of having almost-but-not-quite the behavior I wanted on top of having all
that source code was a powerful incentive for me to learn Lisp. Of course
my apreciation of Emacs only increased as I went...


hm. i really like LISP, but still don't get through emacs. After i
learned a bit LISP i wanted to try it again, and again i failed ;) i
know vim from the in- and out- side and just feel completely lost in
emacs.

i also like vim with gtk2 support more. not because of menu or toolbar,
which are usually switched off in my config, but because of antialiased
letters. I just don't like coding with bleeding eyes anymore ;)

*to me* vim just looks and feels much more smooth than emacs, so i don't
think that hacking LISP influences the choice of the editor much. it of
course makes people *try* Emacs because of its LISP support.

Rene
Jul 18 '05 #96
On Sat, 04 Oct 2003 19:48:54 GMT, Alex Martelli <al***@aleax.it > wrote:
Bengt Richter wrote:
...
I like the Bunch class, but the name suggests vegetables to me ;-)


Well, I _like_ vegetables...
BTW, care to comment on a couple of close variants of Bunch with
per-object class dicts? ...

def mkNSC(**kwds): return type('NSC', (), kwds)()


Very nice (apart from the yecchy name;-).
or, stretching the one line a bit to use the instance dict, ^^^^^^^^^^^^^^^ ^^^^^^^^^

def mkNSO(**kwds): o=type('NSO', (), {})(); o.__dict__.upda te(kwds);
return o


I don't see the advantage of explicity using an empty dict and then
updating it with kwds, vs using kwds directly.

^^-- not the same dict, as you've probably thought of by now, but
glad to see I'm not the only one who misread that ;-)

I.e., as you know, the contents of the dict passed to type is used to update the fresh class dict.
It's not the same mutable dict object, (I had to check)
d={'foo':'to check id'}
o = type('Using_d', (),d)()
d['y']='a y value'
o.__class__.__d ict__.keys() ['__dict__', '__module__', 'foo', '__weakref__', '__doc__']

(If d were serving as class dict, IWT y would have shown up in the keys).

and also the instance dict is only a glimmer in the trailing ()'s eye
at the point the kwd dict is being passed to type ;-)
def mkNSC(**kwds): return type('NSC', (), kwds)() ... def mkNSO(**kwds): o=type('NSO', (), {})(); o.__dict__.upda te(kwds); return o ... class Bunch(object): ... def __init__(self, **kw): self.__dict__.u pdate(kw)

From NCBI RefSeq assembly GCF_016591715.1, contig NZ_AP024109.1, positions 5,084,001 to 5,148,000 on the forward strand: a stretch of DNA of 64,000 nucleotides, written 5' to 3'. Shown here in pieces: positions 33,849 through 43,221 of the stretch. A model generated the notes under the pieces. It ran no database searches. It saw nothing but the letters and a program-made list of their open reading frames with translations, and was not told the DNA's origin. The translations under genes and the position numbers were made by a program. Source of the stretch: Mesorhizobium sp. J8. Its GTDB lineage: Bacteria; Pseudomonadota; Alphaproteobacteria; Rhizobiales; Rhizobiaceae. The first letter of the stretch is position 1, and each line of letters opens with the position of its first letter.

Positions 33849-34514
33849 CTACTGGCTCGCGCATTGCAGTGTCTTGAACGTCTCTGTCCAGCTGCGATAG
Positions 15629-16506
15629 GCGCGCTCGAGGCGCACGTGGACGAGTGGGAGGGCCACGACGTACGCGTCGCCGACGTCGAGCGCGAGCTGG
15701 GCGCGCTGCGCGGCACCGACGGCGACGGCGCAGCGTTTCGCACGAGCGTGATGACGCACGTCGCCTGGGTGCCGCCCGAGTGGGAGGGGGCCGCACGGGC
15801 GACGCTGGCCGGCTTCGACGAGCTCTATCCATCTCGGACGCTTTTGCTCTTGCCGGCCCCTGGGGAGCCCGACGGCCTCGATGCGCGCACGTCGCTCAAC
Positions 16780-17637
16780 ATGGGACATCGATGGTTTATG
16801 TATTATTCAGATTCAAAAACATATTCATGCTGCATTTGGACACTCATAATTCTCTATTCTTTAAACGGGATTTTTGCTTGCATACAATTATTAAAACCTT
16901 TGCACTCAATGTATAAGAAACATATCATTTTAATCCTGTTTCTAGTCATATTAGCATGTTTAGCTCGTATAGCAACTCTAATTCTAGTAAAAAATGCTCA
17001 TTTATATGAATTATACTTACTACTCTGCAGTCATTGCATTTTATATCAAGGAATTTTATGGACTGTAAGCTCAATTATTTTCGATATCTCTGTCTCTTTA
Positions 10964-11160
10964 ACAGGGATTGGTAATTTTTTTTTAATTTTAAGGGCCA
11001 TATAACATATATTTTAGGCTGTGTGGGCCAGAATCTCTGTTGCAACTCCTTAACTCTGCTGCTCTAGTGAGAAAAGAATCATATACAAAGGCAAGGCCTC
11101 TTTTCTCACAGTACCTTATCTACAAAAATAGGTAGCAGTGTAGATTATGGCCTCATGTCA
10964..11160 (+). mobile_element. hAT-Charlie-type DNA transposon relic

... for inst in [mk(x=mk.__name_ _+'_x_value') for mk in (mkNSC, mkNSO, Bunch)]: ... cls=inst.__clas s__; classname = cls.__name__
... inst.y = 'added %s instance attribute y'% classname
... print '%6s: instance dict: %r' %(classname, inst.__dict__)
... print '%6s class dict keys: %r' %('', cls.__dict__.ke ys())
... print '%6s instance attr x: %r' %( '', inst.x)
... print '%6s instance attr y: %r' %( '', inst.y)
... print '%6s class var x : %r' %( '', cls.__dict__.ge t('x','<x not there>'))
... print
...
NSC: instance dict: {'y': 'added NSC instance attribute y'}
class dict keys: ['__dict__', 'x', '__module__', '__weakref__', '__doc__']
instance attr x: 'mkNSC_x_value'
instance attr y: 'added NSC instance attribute y'
class var x : 'mkNSC_x_value'

NSO: instance dict: {'y': 'added NSO instance attribute y', 'x': 'mkNSO_x_value' }
class dict keys: ['__dict__', '__module__', '__weakref__', '__doc__']
instance attr x: 'mkNSO_x_value'
instance attr y: 'added NSO instance attribute y'
class var x : '<x not there>'

Bunch: instance dict: {'y': 'added Bunch instance attribute y', 'x': 'Bunch_x_value' }
class dict keys: ['__dict__', '__module__', '__weakref__', '__doc__', '__init__']
instance attr x: 'Bunch_x_value'
instance attr y: 'added Bunch instance attribute y'
class var x : '<x not there>'

Note where x and y went. So NSC is nice and compact, but subtly different. E.g.,
nsc = mkNSC(x='really class var')
nsc.x 'really class var' del nsc.x Traceback (most recent call last):
File "<stdin>", line 1, in ?
AttributeError: 'NSC' object attribute 'x' is read-only

(Is that's a new message with 2.3?)
del nsc.__class__.x
nsc.x

Traceback (most recent call last):
File "<stdin>", line 1, in ?
AttributeError: 'NSC' object has no attribute 'x'

NS was for Name Space, and C vs O was for Class vs obj dict initialization ;-)

Regards,
Bengt Richter
Jul 18 '05 #97


Andrew Dalke wrote:
Still have only made slight headway into learning Lisp since the
last discussion, so I've been staying out of this one. But

Kenny Tilton:
Take a look at the quadratic formula. Is that flat? Not. Of course
Python allows nested math (hey, how come!), but non-mathematical
computation s are usually trees, too.

Since the quadratic formula yields two results, ...


I started this analogy, didn't I? <g>

I expect most people write it more like

droot = sqrt(b*b-4*a*c) # square root of the discriminate
x_plus = (-b + droot) / (4*a*c)
x_minus = (-b - droot) / (4*a*c)
Not?:

(defun quadratic (a b c)
(let ((rad (sqrt (- (* b b) (* 4 a c)))))
(mapcar (lambda (plus-or-minus)
(/ (funcall plus-or-minus (- b) rad) (+ a a)))
'(+ -))))

:)

possibly using a temp variable for the 4*a*c term, for a
slight bit better performance.
Well it was a bad example because it does require two similar
calculations which can be done /faster/ by pre-computing shared
components. But then the flattening is about performance, and the
subject is whether deeply nested forms are in fact simpler than
flattened sequences where the algorithm itself would be drawn as a tree.
So the example (or those who stared at it too hard looking for
objections <g>) distracted us from that issue.
But isn't that flattening *exactly* what occurs in math. Let me pull
out my absolute favorite math textbook - Bartle's "The Elements
of Real Analysis", 2nd ed.
Oh, god. I tapped out after three semesters of calculus. I am in deep
trouble. :)

I opened to page 213, which is in the middle of the book.

29.1 Definition. If P is a partition of J, then a Riemann-Stieltjes sum
of f with respect to g and corresponding to P = (x_0, x_1, ..., x_n) is a
real
number S(P; f, g) of the form

n
S(P; f, g) = SIGMA f(eta_k){g(x_k) - g(x_{k-1})}